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 How many languages do you use.
One thing that I often wonder about when I meet other people who have programming as a job/hobby is how many programming languages do you use? Programming is very wide and different needs require different skillsets, so many people who have worked on different things in their lifetimes has often been through multiple languages. How many do you use/have used? Would you consider it a benefit to know more than one language? I personally only use two langues (Python,SQL) but i am very ineficcient in python and SQL i use at work so I know a little bit more on that one.
I have used several hundred languages over my career (started in 1968).
Usually one main language (currently Python) and several supporting languages like SQL, JavaScript, css, html, etc.
Truman and Jan_97 like this post
I started about 10 years ago. I have always been a hobbyist programmer. I have used C/C++, Bash, Python, CSS, HTML, Java, Javascript, and PHP. Out of all of them, i would say i am surely strongest in Python as i use that the most. I still use CSS, HTML, Javascript, but that is mostly because i am scraping websites with python.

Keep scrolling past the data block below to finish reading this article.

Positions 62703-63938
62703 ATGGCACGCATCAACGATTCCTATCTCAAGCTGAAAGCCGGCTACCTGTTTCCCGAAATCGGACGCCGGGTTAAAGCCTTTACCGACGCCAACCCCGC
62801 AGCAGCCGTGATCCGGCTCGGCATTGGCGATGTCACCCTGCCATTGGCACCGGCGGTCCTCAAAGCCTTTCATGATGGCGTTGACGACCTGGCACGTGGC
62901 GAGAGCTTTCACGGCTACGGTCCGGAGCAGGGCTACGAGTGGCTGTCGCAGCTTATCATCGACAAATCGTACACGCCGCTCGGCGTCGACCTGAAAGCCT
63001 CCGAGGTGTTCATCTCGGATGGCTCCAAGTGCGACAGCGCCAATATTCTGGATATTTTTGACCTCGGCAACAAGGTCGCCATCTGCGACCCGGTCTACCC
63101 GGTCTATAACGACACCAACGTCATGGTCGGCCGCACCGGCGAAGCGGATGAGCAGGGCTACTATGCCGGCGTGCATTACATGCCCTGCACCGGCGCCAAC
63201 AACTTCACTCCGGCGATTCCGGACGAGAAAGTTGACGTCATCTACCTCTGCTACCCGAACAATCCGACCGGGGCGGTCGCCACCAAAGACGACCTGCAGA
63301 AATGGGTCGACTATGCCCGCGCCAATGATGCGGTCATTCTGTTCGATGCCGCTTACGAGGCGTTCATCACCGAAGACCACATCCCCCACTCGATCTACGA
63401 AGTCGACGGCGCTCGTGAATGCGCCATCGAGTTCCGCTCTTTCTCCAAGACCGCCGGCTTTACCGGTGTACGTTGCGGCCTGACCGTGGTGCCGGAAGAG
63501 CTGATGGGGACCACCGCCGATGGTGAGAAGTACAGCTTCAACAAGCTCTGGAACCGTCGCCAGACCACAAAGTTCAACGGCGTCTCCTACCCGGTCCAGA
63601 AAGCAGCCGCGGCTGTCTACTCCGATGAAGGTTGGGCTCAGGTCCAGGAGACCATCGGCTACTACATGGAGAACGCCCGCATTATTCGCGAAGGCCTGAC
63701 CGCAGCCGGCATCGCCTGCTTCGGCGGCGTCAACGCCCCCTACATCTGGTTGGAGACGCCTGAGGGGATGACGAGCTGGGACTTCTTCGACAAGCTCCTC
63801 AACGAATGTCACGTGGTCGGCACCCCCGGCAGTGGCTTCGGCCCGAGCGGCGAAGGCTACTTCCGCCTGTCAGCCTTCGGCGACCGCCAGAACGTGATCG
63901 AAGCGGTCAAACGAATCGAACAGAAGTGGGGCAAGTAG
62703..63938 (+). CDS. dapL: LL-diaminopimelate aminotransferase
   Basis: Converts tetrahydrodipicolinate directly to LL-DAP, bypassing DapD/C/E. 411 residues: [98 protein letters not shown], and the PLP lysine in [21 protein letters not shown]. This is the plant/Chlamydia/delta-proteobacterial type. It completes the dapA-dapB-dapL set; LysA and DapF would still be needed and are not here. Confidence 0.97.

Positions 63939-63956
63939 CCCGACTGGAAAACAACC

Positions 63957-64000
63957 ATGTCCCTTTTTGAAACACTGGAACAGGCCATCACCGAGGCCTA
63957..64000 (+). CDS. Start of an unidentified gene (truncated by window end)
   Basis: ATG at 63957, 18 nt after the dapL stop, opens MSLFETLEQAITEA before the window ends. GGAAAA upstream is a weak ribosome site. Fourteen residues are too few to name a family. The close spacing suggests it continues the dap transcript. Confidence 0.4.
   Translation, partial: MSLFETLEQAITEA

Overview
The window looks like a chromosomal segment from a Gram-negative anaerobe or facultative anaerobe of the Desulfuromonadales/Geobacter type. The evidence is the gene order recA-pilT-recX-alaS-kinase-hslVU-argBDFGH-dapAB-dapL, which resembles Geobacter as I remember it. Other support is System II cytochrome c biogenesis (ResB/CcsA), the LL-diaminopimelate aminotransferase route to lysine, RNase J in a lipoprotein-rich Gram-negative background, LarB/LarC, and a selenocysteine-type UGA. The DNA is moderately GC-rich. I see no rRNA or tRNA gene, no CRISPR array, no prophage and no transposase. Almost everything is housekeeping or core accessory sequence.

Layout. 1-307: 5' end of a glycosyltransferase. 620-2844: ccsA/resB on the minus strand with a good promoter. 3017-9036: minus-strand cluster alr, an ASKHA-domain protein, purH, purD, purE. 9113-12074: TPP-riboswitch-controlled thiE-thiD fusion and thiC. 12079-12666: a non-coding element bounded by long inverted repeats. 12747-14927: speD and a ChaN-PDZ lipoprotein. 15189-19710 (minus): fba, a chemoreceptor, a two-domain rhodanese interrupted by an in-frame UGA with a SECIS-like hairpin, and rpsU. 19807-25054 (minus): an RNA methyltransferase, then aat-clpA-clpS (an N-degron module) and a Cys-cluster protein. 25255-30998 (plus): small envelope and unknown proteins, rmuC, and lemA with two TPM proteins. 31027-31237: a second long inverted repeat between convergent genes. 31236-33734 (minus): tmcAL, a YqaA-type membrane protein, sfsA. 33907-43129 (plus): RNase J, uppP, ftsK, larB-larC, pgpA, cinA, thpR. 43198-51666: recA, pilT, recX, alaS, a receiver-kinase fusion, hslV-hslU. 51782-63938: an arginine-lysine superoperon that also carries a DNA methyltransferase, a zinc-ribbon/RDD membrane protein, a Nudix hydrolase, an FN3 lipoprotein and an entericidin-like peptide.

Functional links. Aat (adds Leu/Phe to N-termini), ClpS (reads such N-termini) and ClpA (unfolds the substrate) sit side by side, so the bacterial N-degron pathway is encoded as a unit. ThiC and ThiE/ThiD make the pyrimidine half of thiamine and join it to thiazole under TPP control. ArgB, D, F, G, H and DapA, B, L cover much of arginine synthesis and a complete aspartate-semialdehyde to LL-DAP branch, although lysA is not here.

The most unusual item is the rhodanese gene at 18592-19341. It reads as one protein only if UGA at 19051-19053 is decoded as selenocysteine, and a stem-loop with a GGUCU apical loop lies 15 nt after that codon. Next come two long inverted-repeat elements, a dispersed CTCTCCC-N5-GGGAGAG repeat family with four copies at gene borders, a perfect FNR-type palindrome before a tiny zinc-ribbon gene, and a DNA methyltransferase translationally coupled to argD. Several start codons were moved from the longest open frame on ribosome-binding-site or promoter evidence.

Jan_97 likes this post
Probably at any given time, I’d expect a professional developer to at least use say three languages - the main language they program in, something for data management (SQL or similar) and a scripting language to do system tasks like deployments.

Beyond that most people will need to do a little of a couple of other things in the working week - maintenance, supporting the main task: web developer doing some CSS, HTML etc.
Jan_97 likes this post
There is no passion to be found playing small - in settling for a life that is less than the one you are capable of living.
Currently, I use C#, ms-sql, html, and javascript daily at work. Sometimes, also a little python at work, shell scripting (bash) and css.

At home, I do a lot more python, and some (Unreal Engine flavored) c++.
Jan_97 likes this post
Of course it's beneficial to know more than one languages - there's a lot that's similar between languages, but the differences help you to grow as a developer.

I work in Scala but tend to do personal projects in Kotlin (though there are probably more similarities between the two than differences). I tend to use Python for some automation/data processing tasks, though I was a Python developer for a couple years, so these days I want to do those tasks more in Clojure. Sometimes I'll also write Bash scripts, but think I prefer a more fully featured programming language in general, so would default to Python or Clojure.
metulburr, Jan_97, micseydel like this post

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